There are several reasons to suspect that the sequence evolution of imprinted genes may differ from that of other non-imprinted genes. Spencer 19 notes that although imprinted genes are expressed in a non-Mendelian fashion, their inheritance is standard. Thus, their effective population size is no different than that of non-imprinted autosomal genes, and the strength of genetic drift should not be influenced by imprinting. However, there should be differences in the effect of selection and mutation. For instance, deleterious mutations in an imprintable gene will be hemizygous whenever they are expressed and are therefore similar to dominant or partially dominant mutations in non-imprintable genes 18. Spencer 18 predicts that if mutation rates are higher in one sex than the other, the genetic load of genes silenced when maternally inherited should differ from the genetic load of genes silenced when paternally inherited. Because a mutation occurring in an imprinted gene copy will not be expressed immediately, and because of the hypothesized higher mutation rate in the male germ line of animals, genes that are paternally inactivated are expected to carry more deleterious mutations than genes that are maternally inactivated. This is a point in which plants and animals would be expected to differ, because in plants, the soma and germplasm are not separate. Many somatic cell divisions precede gamete production, with no systematic differences in the number of cell divisions leading to male and female gametes 23.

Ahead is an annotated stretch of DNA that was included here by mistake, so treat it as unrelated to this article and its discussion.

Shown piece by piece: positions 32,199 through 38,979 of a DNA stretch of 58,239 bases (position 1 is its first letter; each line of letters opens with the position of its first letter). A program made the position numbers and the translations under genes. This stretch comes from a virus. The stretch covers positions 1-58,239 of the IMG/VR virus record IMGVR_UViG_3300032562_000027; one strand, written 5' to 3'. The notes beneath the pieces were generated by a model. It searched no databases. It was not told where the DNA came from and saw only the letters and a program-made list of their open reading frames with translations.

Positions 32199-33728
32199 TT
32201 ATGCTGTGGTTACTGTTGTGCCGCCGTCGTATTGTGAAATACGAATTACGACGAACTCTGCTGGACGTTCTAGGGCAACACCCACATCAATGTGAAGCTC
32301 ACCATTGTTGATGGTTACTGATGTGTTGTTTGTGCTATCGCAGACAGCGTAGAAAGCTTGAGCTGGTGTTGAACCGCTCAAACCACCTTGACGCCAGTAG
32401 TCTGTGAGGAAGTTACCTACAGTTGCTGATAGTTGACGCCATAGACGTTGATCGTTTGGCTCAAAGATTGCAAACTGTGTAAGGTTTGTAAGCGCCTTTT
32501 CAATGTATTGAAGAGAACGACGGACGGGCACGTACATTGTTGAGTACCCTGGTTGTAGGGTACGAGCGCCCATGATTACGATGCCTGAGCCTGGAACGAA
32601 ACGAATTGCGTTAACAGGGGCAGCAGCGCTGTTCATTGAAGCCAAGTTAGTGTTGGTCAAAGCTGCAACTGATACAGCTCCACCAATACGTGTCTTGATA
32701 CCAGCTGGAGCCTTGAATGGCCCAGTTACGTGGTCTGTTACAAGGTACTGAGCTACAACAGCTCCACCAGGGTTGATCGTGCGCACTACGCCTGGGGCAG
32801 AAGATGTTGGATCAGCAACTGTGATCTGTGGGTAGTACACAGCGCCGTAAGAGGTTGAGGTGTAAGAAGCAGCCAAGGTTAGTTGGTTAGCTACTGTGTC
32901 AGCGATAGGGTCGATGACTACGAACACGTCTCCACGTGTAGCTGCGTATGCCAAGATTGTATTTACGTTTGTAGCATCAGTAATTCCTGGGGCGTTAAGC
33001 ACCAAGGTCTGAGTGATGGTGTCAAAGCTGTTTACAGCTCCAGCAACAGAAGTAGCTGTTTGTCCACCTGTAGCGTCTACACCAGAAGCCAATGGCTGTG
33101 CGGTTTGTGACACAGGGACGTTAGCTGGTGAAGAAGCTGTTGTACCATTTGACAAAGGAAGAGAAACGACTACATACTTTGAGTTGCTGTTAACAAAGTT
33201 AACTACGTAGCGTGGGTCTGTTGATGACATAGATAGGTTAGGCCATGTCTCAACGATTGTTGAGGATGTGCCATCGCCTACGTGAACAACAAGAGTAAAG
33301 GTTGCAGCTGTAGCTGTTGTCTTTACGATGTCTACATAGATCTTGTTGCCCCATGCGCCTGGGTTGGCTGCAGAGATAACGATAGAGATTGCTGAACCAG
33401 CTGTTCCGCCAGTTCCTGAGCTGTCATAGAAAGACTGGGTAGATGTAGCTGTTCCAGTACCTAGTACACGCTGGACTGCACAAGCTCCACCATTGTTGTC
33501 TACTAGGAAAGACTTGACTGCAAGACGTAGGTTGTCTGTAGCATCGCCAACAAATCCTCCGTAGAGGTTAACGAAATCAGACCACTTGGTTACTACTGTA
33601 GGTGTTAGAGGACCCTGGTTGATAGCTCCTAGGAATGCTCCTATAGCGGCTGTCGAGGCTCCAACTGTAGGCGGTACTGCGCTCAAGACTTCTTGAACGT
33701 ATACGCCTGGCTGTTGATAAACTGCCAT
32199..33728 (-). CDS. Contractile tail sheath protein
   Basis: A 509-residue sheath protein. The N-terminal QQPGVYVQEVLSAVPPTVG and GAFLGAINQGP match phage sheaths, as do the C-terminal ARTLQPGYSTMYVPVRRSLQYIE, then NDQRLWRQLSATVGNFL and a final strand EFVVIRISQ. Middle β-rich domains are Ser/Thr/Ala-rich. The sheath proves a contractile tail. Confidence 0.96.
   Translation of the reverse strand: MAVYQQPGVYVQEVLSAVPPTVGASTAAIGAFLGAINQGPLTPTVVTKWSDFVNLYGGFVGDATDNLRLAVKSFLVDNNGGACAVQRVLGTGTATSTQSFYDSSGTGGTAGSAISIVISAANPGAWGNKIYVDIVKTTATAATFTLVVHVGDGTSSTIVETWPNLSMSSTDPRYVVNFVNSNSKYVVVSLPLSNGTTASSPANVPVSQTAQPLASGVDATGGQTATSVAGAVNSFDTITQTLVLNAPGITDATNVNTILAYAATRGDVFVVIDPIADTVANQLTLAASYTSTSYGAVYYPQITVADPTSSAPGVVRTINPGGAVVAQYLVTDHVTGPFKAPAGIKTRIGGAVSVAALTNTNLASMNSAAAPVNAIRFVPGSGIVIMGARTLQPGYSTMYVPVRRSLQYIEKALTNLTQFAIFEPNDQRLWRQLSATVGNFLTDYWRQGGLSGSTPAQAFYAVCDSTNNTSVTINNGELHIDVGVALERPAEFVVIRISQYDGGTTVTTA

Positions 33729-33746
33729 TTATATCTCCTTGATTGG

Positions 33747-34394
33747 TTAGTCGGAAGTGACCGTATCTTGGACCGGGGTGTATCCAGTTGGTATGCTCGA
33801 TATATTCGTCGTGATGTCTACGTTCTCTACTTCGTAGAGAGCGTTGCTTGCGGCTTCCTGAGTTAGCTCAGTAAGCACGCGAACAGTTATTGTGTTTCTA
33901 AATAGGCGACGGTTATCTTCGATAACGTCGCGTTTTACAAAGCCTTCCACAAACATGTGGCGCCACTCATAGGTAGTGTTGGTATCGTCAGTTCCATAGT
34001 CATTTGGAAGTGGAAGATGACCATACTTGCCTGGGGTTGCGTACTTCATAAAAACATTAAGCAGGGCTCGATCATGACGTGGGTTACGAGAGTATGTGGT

Only a few papers have studied the sequence evolution of imprinted genes, relative to non-imprinted genes (below), and none of those studies consider species-level diversity. Empirical research has been primarily concerned with testing the hypothesis that conflict for resources created antagonistic coevolution between growth enhancers and suppressors, that this conflict provided the conditions for the evolution of imprinting, and that conflict is still driving the evolution of imprinted genes.